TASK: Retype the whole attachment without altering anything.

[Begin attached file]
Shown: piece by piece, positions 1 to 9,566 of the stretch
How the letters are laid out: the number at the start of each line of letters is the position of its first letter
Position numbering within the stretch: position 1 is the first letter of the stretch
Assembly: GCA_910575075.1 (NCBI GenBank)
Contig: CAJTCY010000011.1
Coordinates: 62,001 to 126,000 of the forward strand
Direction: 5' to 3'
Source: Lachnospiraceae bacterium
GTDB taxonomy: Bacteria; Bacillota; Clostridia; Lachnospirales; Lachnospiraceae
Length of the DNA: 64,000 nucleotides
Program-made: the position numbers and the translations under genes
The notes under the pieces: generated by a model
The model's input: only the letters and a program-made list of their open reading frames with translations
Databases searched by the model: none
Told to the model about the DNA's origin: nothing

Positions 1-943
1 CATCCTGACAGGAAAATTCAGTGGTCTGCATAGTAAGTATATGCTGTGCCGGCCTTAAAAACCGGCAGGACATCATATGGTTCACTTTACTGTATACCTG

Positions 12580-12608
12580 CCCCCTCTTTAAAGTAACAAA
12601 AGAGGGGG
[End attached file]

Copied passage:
Shown: piece by piece, positions 1 to 9,566 of the stretch
How the letters are laid out: the number at the start of each line of letters is the position of its first letter
Position numbering within the stretch: position 1 is the first letter of the stretch
Assembly: GCA_910575075.1 (NCBI GenBank)
Contig: CAJTCY010000011.1
Coordinates: 62,001 to 126,000 of the forward strand
Direction: 5' to 3'
Source: Lachnospiraceae bacterium
GTDB taxonomy: Bacteria; Bacillota; Clostridia; Lachnospirales; Lachnospiraceae
Length of the DNA: 64,000 nucleotides
Program-made: the position numbers and the translations under genes
The notes under the pieces: generated by a model
The model's input: only the letters and a program-made list of their open reading frames with translations
Databases searched by the model: none
Told to the model about the DNA's origin: nothing

Positions 1-943
1 CATCCTGACAGGAAAATTCAGTGGTCTGCATAGTAAGTATATGCTGTGCCGGCCTTAAAAACCGGCAGGACATCATATGGTTCACTTTACTGTATACCTG

Positions 12580-12608
12580 CCCCCTCTTTAAAGTAACAAA
12601 AGAGGGGG